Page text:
On the eve of the Advertising Research Foundation’s annual Audience Measurement Conference (June 11-13 at the Hyatt Regency Jersey City), new ARF CEO and President Scott McDonald gave Media Daily News a sneak preview of what’s hot, including some fever points around TV vs. digital, ad fraud and the role of blockchain technology, as well as a potential backlash to the commoditization of programmatic media-buying.
Media Daily News: You’re teasing next week’s event as “it’s not going to be a safe conference.” Can you elaborate on that?
Scott McDonald: Well, we have probably more contentiousness around what to measure, how to count things, what is most fair to the various media platforms involved than is usually the case. It’s partly because it keeps opening up. What used to be a pretty straightforward process -- where a company like Nielsen or comScore set up a panel and measured individual players using the same set of tools -- because of all the new distribution methods and complexity of all the new players, it is evolving into the direction of what I call a “cooperative model” where the measured have to agree to be measured. They have to insert elements and beacons and video streams on Web pages, and there are so many other variables that can sneak in and make things not comparable in such an arrangement. Plus you can have walled gardens or companies like Netflix refusing to cooperate under the terms that are set. So it becomes a much more complex picture.
What we’ve tried to queue up with the conference isn’t that it’s not safe -- we want it to be high-minded and polite -- but confronting and helping the audience understand what’s at stake. It’s not just about the mechanics, but also the definitions. There is one camp that wants everything to flow from [the current Nielsen national TV audience standard of] C3 or C7 and build out to accommodate the kind of gross impressions estimates to become the coin of the realm in digital. And then there’s another group that wants to go in just the opposite direction and start with digital gross impressions and add a time dimension to it. And those two approaches don’t exactly get to the same place.
I view that part of the conference as building incrementally on the debates that were engaged at the most recent CIMM [Coalition for Innovative Media Measurement) conference, at least in regard to television audience measurement and digital. That’s the opening contention on the first day.
For me, one of the most interesting points of contention will be at the end of the first day when we talk about the problems of fraud and “digital supply chain corruption.” We tried to build it around the question -- which I don’t think has been explored in this kind of setting before -- about whether blockchain technology, which has become important in the financial sector and very disruptive in fintech, is starting to see that being applied to and cleaning up the problem of fraud by using a variation of a public ledger using a blockchain structure. That’s kind of a new approach. It’s a new way of thinking about managing fraud. It is potentially quite scalable compared to something we might typically do, like commission an MRC audit. Audits are expensive and they take time, and there’s always the question of what compliance looks like until the audit is finished.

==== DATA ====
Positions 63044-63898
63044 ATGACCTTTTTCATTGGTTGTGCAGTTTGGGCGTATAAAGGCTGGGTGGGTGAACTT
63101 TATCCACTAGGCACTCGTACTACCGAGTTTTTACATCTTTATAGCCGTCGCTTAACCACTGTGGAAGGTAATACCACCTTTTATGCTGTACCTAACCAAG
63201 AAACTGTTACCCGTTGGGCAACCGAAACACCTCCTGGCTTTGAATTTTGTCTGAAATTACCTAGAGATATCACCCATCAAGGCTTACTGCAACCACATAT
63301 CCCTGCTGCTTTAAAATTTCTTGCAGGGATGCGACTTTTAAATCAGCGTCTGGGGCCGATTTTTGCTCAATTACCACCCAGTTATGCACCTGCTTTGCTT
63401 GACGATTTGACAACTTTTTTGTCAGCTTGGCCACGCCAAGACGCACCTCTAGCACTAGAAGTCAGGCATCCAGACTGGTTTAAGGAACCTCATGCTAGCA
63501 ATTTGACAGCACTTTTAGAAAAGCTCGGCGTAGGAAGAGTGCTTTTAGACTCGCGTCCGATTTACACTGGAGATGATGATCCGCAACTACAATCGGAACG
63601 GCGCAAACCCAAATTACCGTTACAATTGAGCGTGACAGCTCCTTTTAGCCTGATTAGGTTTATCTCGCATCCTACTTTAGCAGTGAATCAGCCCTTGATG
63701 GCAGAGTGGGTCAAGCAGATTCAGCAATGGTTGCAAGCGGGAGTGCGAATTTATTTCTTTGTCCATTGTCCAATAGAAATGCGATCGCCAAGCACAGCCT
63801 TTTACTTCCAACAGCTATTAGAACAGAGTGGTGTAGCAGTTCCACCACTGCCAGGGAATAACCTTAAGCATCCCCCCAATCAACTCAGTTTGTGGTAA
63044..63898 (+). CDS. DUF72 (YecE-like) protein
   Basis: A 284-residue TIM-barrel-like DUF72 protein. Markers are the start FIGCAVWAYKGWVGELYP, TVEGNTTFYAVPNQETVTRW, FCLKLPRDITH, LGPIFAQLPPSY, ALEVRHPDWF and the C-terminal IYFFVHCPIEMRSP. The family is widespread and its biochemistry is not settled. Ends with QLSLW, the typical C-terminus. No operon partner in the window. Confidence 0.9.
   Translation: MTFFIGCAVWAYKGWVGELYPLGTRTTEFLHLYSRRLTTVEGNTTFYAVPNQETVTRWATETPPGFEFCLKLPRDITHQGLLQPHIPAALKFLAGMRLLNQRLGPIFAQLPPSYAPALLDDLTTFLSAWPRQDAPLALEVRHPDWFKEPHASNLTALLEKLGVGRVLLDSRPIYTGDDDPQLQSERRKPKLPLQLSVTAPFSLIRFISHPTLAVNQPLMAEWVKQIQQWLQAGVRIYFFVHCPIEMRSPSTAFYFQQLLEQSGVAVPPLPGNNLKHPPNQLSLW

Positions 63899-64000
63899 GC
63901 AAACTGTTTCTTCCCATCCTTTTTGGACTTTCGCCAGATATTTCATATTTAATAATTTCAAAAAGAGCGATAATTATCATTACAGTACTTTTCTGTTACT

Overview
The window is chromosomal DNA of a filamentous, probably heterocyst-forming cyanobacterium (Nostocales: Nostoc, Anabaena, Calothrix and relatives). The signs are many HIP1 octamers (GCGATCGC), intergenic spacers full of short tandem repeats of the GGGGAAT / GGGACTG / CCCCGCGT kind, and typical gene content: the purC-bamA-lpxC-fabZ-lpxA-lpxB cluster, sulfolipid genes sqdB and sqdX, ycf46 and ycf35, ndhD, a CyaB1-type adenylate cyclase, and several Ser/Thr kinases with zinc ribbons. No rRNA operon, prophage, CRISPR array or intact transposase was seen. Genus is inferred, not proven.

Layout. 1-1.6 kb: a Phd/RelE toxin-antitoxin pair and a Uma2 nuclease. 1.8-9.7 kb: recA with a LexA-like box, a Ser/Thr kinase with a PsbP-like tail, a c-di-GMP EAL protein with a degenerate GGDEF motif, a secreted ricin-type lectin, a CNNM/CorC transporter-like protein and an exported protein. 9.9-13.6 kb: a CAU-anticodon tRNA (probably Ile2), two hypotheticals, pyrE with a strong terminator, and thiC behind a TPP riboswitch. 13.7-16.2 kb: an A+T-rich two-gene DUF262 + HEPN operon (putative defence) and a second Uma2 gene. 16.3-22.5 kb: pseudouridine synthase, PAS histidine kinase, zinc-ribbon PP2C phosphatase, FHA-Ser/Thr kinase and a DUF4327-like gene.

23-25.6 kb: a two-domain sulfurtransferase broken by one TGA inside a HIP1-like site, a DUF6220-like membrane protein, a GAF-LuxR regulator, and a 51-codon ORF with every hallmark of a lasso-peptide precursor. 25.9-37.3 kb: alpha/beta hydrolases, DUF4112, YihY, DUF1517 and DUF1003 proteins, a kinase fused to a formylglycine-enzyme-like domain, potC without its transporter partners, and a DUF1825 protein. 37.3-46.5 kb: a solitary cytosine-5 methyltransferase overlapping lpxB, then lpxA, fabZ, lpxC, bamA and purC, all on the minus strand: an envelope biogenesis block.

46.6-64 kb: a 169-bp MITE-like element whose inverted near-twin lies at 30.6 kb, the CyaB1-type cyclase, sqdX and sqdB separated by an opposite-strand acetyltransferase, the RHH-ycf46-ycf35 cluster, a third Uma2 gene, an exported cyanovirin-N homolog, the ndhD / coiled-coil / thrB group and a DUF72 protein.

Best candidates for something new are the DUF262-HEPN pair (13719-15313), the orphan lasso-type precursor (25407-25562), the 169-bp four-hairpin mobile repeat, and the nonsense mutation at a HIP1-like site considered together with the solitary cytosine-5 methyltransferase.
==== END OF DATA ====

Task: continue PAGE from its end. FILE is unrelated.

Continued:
There’s a certain amount of debate built into that, because we also have the [Interactive Advertising Bureau] proposing the ads.txt based solution, another cooperative solution in which the measured have to agree to insert these elements in their own stream.
And of course, there are other proposals out there. White Ops has proposed a sort of whitelisting system, which is relatively low-tech, but also requires a lot of updating and upgrading.
And around all of this you have some marketers saying they should cut back from the long-tail -- cut back to 400 websites from 5,000 Web sites as a means to manage quality.
There are a lot of approaches companies are trying right now. This is an effort to shine a spotlight on something that hasn’t really hit most people yet. I would expect we will be talking more about blockchain, a year from now, so this is probably the first forum for our constituency to scrutinize it in the context of what I hope will be a lively debate.
MDN: It’s interesting that you’ve programmed so much about fraud and process in what is normally a conference about audience measurement.
McDonald: I don’t know that we can talk about audience anymore and just wink at the existing and well-documented problems of fraud. If fraud is getting in the way of delivering the audience, then it becomes relevant to audience measurement.
MDN: Why is that any different than in the analogue world? We always had fraud and it was the role of advertisers, agencies and the media to suss it out?
McDonald: What’s different now is that can have spotless behavior by both the buyers and the sellers and still fraud can happen in the supply chain, because it’s so complex.
MDN: What else are you looking forward to?
McDonald: I think the sessions on Tuesday that have to do with blending data science and traditional research to manage your audience data will be quite interesting. I’m also very interested in the next installation of our “How Advertising Works” study. In this case, it’s focusing a lot on the value of context over and above what targeting provides. The tendency in programmatic buying, in particular, has been to seek your audience targets at the lowest possible cost. And in grinding down the cost, the focus tends to be very much on the caliber of the targeting and tends to set the value of the context in which the ad is served closer to zero. In traditional media placement, you paid a premium for that position in prime-time or in a magazine adjacency. So we’re going back to that economic question of what is the value of context relative to targeting.